Linked: The New Science of Networks
by Albert-Laszlo Barabasi
Review by Andreas.
Albert-Laszlo Barabasi’s book Linked: The New Science of Networks (Plume, 2003) on the theory of networks shows that networks (social network of friends, the web’s five billion websites, the biological food chain, business and commerce, the growth of cities, intra-cellular proteins, and so on) share the same properties, which means they can be quantified and described with mathematical laws. By understanding how networks function and grow, one can develop strategies to take advantage of that growth.
Origins of Network Theory
In the 1780s, Leonhard Euler invented network theory. A network is made up of nodes and links and mathematicians assumed the links between the nodes were randomly distributed. If there are, say, 10 nodes and 50 links, they assumed the distribution would be random and each node would get, on average, five links. Mathematicians explored the properties of these random-distribution networks. However, for most of the last two hundred years, network theory remained a form of abstract mathematics because it was difficult to study large networks with millions (or billions) of nodes and links.
The Social World as a Network
If one applies random distribution in networks to the social world, then six billion humans (the nodes) should each have generally the same number of friends (the links). However, sociologists and economists realized that real-world networks were not randomly distributed.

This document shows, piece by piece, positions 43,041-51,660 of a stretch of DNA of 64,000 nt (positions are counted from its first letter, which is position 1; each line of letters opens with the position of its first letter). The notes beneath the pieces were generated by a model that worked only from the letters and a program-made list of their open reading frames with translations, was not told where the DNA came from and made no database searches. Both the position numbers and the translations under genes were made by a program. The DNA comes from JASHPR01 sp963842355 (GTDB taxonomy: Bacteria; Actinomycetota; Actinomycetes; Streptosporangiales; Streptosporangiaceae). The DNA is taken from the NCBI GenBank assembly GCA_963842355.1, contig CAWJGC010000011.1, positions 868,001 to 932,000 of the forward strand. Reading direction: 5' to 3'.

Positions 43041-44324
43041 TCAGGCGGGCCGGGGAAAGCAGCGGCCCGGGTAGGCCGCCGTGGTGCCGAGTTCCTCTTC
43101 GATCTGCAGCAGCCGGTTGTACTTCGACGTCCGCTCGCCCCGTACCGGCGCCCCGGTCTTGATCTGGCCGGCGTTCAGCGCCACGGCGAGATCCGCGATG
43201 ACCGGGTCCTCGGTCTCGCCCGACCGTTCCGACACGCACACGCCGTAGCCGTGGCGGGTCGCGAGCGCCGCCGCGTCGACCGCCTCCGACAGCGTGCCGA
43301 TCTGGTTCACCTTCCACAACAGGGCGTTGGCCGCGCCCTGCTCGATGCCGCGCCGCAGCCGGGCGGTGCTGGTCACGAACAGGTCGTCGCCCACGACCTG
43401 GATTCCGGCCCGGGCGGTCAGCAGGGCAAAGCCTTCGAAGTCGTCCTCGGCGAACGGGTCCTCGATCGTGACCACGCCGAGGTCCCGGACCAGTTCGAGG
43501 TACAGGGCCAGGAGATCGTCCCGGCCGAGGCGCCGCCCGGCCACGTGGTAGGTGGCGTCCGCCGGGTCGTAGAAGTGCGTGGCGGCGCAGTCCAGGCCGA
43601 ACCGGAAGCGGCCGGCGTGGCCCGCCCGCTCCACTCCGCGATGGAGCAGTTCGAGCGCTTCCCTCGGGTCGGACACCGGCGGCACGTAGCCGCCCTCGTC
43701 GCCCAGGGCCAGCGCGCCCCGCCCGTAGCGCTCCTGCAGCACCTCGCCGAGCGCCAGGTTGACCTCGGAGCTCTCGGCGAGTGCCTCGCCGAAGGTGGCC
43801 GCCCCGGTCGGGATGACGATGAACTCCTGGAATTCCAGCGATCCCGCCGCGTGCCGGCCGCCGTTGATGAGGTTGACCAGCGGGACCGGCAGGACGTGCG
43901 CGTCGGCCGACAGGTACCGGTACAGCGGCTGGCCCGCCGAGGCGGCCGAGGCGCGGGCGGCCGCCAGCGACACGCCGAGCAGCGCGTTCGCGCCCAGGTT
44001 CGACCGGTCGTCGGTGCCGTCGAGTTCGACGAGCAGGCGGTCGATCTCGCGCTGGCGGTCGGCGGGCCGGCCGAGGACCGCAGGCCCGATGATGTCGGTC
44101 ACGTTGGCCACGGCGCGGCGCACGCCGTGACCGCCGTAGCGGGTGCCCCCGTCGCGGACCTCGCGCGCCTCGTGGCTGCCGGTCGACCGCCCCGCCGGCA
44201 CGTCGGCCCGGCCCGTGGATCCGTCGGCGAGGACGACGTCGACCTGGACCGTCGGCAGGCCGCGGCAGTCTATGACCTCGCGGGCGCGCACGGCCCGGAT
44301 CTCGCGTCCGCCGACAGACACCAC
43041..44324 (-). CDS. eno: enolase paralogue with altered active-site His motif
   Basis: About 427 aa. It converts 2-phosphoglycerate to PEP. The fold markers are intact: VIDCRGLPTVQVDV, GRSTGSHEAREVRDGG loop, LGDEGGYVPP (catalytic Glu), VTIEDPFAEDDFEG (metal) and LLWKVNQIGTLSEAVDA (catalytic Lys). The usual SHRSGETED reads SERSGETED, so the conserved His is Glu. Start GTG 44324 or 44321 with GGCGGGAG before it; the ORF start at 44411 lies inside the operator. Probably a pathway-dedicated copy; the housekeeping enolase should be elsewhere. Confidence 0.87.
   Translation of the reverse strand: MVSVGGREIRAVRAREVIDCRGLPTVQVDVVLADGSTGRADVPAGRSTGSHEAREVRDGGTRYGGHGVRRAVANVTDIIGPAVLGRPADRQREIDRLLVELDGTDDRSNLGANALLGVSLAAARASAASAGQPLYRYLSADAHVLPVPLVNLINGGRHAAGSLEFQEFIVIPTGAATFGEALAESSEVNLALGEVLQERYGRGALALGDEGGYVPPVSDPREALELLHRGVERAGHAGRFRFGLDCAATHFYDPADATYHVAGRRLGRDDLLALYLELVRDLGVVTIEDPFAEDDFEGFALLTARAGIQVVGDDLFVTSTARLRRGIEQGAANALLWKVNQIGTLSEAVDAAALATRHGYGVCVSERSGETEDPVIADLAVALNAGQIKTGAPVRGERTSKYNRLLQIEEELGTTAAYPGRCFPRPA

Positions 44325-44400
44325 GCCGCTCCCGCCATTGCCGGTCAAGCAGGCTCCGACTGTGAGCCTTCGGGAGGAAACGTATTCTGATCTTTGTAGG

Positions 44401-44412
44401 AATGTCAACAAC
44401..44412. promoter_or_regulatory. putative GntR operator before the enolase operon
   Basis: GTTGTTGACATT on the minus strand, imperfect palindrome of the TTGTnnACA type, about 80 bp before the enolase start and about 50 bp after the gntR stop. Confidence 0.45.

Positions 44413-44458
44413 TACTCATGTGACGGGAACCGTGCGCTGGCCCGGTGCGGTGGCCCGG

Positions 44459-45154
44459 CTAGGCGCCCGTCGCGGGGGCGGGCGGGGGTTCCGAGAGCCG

Stanley Milgram in the late 60s performed his famous six-degrees-of-separation experiment. The popular understanding of Milgram’s experiment is that anyone can be linked to anyone else on Earth through only six links. In fact, Milgram discovered:
- Three Links of Separation: Some people have such good links that they can connect to someone far away with only three links.
- 100 Links of Separation: Others may require a hundred links or more to reach someone. This also means the people within those hundred links are also poorly linked.
- No Links: Milgram also found that many people have such poor links that they can’t establish a connection to distant others. These people are isolated into small islands. They are cut off from the rest of society.
In the late 60s, Mark Granovetter, a sociologist who is now the head of sociology at Stanford, studied how people found jobs. Whereas it was generally assumed that society was homogenous, sociologists realized that society is made up of groups of people, which is now known as clustering. Granovetter showed that weak contacts were twice as effective (28%) as strong contacts (17%) for finding a job. Casual connections were more likely to lead to a job.